It will come as no surprise to those of you who know we well, that my latest blog for Breast Cancer Care (click here to read) is all about food (it was only a matter of time before I moved on to the subject!).
What is more surprising, however, is the fact that when confronted with the long list of side effects associated with chemotherapy treatment, the prospect of losing my tastebuds (and what impact that might have on my life) never really crossed my mind. Focused as I was on neutropenic sepsis, peripheral neuropathy and the more visible side effects of these toxic drugs, I didn’t even spare a thought for the day that a slice of bread might resemble a brillo pad (admittedly I have not dined on a brillo pad, but you get the picture).
Funnily enough, it’s not the day I first turned my nose up at toast (I never did think there would ever be such a day in my life) that sticks with me. It’s the evening I was sat in a little restaurant with a friend and discovered I could once again enjoy the subtle flavours that a good chunk of bread has to offer. Needless to say, there wasn’t even a crumb left in the bread basket and, had I not gobbled up my friend’s share too (with her approval I hasten to add), I would have probably ordered seconds before the starter!
I can trace my fascination with bread all the way back to a little Italian cookery school in central London where I discovered how to make focaccia years ago. Having been slightly under-confident in previous evening classes, the action of kneading bread was such a revelation. I even remember the chef saying I had hands (and the right amount of aggression) for breadmaking. Not sure that was a compliment, but, while I have never made focaccia again, the experience did inspire me to buy a cheap dough scraper and get mixing. I still have my trusty blue dough scraper and I still have a real passion for all things beige and yeasty!
Over the years, I have tried everything from bread bowls (Duncan was eating casserole out of them for weeks on end) and stilton and bacon rolls (tasty with ham on Christmas morning) to bread shots (good party fodder) and olive buns. But, up until about three weeks ago, I had never made a proper loaf. Now, I’ve already made four (along with some crumpets)! I have also just discovered that you should never wash a loaf tin or make a ferment when you have scrubbed down the surfaces (cooking without cleaning up is my idea of heaven)!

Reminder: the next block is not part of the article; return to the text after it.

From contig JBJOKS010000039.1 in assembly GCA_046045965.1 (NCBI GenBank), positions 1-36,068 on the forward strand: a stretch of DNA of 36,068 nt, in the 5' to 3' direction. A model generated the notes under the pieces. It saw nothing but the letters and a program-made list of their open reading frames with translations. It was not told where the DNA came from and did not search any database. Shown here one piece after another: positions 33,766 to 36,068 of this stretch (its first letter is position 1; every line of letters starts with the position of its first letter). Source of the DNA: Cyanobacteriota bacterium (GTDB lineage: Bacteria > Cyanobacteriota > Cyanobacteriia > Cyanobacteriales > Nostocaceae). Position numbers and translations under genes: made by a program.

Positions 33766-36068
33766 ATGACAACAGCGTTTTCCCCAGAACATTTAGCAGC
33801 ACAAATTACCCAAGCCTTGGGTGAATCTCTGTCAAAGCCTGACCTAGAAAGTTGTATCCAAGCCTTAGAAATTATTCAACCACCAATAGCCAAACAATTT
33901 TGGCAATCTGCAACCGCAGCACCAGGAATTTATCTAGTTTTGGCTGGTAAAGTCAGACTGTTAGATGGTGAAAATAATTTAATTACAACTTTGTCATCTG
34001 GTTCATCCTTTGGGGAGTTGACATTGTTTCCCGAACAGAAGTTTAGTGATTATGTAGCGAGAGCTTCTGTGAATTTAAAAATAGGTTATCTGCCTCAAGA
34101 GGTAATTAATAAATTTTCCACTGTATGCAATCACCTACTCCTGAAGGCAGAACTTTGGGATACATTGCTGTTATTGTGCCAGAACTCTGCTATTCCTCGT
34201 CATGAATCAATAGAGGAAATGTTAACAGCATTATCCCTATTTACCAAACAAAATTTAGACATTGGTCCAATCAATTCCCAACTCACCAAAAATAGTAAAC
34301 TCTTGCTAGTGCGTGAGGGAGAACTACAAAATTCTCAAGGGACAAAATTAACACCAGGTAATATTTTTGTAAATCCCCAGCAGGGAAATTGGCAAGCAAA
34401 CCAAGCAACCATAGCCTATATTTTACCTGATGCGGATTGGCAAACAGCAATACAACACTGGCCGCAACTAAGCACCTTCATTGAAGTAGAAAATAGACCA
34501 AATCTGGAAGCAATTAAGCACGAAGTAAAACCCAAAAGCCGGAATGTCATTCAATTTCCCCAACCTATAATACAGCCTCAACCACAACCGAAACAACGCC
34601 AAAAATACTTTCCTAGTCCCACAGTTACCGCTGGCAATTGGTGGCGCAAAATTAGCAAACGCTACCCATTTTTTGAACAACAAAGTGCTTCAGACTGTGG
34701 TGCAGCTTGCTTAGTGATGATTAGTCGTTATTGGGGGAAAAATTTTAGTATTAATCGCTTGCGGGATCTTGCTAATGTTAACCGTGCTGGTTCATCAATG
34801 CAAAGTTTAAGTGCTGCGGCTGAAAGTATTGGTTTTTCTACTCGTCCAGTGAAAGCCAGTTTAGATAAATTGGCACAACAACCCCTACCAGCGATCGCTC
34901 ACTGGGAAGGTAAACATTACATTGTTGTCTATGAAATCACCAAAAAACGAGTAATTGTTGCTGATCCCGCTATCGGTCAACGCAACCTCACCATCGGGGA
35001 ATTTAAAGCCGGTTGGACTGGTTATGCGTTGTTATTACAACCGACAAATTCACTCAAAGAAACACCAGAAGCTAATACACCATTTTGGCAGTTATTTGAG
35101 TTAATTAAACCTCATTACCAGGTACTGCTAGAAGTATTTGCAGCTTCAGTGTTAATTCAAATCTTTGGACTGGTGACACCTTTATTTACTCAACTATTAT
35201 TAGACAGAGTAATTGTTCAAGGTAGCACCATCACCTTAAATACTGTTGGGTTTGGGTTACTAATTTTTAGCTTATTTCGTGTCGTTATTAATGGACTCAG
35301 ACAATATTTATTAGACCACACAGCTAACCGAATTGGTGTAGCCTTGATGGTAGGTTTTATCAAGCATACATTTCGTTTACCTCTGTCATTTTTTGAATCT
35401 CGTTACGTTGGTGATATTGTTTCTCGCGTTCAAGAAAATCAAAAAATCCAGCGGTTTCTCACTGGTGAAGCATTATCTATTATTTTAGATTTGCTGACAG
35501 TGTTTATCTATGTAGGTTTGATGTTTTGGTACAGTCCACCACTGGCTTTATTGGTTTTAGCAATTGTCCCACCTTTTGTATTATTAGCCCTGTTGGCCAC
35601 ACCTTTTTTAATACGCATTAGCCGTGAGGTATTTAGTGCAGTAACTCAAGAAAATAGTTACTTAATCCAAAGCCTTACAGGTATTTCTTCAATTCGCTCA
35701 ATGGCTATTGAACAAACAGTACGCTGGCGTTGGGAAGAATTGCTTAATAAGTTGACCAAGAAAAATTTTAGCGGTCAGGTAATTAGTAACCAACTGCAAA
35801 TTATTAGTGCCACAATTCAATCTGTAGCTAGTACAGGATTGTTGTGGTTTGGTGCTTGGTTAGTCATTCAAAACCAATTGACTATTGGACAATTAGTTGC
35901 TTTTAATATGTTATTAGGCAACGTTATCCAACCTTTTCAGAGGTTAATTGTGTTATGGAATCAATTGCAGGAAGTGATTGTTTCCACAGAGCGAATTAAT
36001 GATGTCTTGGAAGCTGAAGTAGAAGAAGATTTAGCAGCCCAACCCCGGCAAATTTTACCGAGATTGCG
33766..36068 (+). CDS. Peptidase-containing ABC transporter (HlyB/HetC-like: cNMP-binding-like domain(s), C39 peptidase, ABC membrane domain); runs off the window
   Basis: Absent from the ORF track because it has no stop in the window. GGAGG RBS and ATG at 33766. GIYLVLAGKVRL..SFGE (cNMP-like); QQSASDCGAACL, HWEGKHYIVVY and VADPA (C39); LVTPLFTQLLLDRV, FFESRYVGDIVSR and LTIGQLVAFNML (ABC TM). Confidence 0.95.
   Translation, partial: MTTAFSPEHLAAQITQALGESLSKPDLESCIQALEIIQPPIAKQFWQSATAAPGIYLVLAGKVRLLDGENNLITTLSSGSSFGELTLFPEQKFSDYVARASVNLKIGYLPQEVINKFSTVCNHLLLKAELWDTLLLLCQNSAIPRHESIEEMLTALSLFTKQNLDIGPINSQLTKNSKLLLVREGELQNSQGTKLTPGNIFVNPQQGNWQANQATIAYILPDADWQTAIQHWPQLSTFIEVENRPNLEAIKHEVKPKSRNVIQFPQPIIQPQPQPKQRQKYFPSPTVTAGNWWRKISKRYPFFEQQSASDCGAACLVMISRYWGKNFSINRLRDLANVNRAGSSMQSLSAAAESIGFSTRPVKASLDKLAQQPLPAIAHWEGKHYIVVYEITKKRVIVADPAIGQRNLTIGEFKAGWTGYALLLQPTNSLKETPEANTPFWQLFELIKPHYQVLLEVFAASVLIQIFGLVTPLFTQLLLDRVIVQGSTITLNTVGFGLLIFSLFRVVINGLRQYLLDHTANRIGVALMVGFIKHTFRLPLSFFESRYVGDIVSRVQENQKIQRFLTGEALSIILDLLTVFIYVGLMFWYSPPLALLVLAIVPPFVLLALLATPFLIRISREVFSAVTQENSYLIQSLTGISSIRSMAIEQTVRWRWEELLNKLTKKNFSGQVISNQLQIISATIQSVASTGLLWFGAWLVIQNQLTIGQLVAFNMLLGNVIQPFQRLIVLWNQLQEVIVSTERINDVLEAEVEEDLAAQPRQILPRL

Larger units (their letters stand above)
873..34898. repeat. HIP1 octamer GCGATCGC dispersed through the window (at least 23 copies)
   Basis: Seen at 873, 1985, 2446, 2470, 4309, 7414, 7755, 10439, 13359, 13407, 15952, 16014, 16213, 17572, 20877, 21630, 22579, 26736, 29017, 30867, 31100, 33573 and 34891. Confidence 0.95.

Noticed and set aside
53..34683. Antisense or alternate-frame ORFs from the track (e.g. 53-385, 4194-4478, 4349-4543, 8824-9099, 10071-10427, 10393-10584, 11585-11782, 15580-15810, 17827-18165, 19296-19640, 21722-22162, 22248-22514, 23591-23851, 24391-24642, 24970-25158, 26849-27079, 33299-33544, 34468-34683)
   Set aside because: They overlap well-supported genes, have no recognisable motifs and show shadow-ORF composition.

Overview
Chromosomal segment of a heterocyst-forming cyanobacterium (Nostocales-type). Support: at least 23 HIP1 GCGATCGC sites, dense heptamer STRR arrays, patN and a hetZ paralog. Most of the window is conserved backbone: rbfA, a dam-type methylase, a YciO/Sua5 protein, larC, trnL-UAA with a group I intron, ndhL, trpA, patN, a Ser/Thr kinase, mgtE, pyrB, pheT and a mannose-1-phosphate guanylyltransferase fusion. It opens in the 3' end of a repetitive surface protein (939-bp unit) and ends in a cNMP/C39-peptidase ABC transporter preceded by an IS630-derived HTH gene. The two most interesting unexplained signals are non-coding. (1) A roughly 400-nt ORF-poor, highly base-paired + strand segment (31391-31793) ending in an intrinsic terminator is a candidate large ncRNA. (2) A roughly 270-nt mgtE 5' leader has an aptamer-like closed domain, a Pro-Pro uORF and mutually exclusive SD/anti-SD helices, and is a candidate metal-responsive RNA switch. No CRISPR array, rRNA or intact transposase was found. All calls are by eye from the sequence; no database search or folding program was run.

With my tastebuds firmly back in my body (and heightened I feel – although this is probably to do with the fact I have been settling for bland for four months now), my love of bread has never been so strong. So much so, that I find even the thought of a seed-filled sliced loaf from the supermarket deeply underwhelming.
That’s why I have decided to spend the next year avoiding the supermarket’s slices and baking my own. Why do I need to buy bread packed with preservatives, when it doesn’t last long enough to go off? Cancer has taught me that I no longer wish to fill my body with pre-packaged foods that favour convenience over taste. My body may not be everyone’s idea of a temple, but it’s my temple. And, temples all deserve nice bread.
With just my peripheral neuropathy-affected hands and my dough scraper for company, I am under no illusions that this will probably be a bit challenging at times (even though I have discovered you can leave a dough to prove on the counter or in the fridge all day before knocking back). But, there really is nothing better than watching a heap of flour, oil and water turn into a freshly baked loaf that is just crying out for a scraping of butter. And, it is that thought that will keep me going if I find myself veering towards the bakery aisle once more.
If you’re tempted, why not join me? Perhaps we could start a virtual bread baking appreciation society! I would also love to hear about any bread triumphs you’ve had – or top tips!